Charity money: how to keep it safe
Prevent and deal with financial problems and fraud: how trustees can meet their legal duty to look after their charity’s money.
Protect your charity’s money
Effective processes for handling money can help you avoid bad decisions and accidental errors, as well as deliberate theft and fraud.
Trustees have a legal duty to look after their charity’s money and other assets.
Processes for handling money include:
- setting a budget and keeping track of it
- having clear policies to deal with money coming in and out
- keeping accurate accounting records
Use this checklist to make sure your charity has the right controls over its money:
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Set a budget and follow it
You should have a budget for your charity – a plan that sets out:
- how much money your charity has
- how much it plans to make
- how much it plans to spend in a given year
Check how much your charity spends against how much it planned to spend in any given month and report on this at trustee meetings. Raise any issues - like a significant over or under-spend - as soon as possible.
The National Council for Voluntary Organisations’s budgeting guide explains charity budgeting and planning in more detail.
Deal with money coming in promptly
Your charity may receive money from a number of sources, such as donations, legacies, or fundraising. You need to make sure that all money coming in is:
- secure – for example, putting unopened post in a locked drawer in case it contains donations
- recorded – for example, numbering collection boxes and recording when they are issued and returned
- banked as soon as possible
Keep records of any payments you make
You must be able to account for all the money you spend to help your charity meet its aims. For example, you must make sure that:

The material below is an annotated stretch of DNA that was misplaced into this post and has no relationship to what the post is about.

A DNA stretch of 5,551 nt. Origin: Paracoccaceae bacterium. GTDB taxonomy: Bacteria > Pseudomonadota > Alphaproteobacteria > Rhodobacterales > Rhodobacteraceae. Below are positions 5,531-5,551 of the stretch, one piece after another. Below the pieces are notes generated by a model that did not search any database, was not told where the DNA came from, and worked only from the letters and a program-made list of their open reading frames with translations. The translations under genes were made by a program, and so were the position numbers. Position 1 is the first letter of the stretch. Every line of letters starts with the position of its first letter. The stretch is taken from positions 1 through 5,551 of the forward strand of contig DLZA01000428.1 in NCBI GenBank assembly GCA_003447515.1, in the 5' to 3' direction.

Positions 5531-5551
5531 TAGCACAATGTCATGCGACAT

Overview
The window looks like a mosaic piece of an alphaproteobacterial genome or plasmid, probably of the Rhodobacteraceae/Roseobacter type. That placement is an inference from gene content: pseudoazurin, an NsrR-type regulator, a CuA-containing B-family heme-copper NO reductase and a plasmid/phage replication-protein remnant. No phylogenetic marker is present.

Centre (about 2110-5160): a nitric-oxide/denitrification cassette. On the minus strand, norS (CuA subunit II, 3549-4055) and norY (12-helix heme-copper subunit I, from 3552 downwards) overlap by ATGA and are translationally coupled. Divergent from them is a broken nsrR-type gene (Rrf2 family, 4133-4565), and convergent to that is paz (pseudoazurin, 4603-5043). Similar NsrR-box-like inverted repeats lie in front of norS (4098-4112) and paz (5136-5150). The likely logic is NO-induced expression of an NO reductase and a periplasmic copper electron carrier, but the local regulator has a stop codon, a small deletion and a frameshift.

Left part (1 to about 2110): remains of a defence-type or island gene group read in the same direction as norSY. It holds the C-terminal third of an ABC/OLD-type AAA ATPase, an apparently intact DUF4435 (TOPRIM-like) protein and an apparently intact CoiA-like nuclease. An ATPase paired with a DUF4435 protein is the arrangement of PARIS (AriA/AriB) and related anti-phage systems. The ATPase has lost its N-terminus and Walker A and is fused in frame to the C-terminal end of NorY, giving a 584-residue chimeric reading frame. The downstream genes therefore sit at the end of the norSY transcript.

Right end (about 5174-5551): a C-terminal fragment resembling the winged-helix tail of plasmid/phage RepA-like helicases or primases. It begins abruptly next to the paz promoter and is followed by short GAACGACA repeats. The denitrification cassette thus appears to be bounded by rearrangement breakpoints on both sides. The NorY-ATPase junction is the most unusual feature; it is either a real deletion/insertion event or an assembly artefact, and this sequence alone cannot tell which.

- anyone making payments or buying goods for the charity is authorised to do so
- your charity has budgeted to spend this money
- you check the prices in invoices against the quotes in your original order
It’s harder to keep track of cash payments so only use petty cash for small amounts.
Have an expenses policy
Set an expenses policy for your charity and tell everyone who will be claiming or signing off expenses. For example, your policy could state that expenses claims must:
- be authorised by someone else
- make sure the claimant certifies the claim is accurate and for money spent on charity business
- be paid by cheque or bank transfer, not cash
- pay mileage at HM Revenue and Customs rates
Keep accurate accounting records
All charities must prepare accounts and trustees’ annual reports.
You have a legal duty to:
- prepare accounts for your charity each year
- prepare a trustees’ annual report each year
- keep accurate accounting records for at least six years (three years if your charity is a company)
Deal with financial problems quickly
If your company charity or charitable incorporated organisation can’t pay its debts, it could become insolvent and face administration or closure.
If your charity is an unincorporated association or trust, you and the other trustees could be liable for its debts.
Act quickly if your charity won’t be able to pay its debts, either with its income or with its assets. Take professional advice as early as possible – this will help you work out what action to take.
- developing alternative sources of funding or launching an emergency appeal
- borrowing money from banks, members or stakeholders
- reducing actual or planned spending
- stopping doing some of your charity’s activities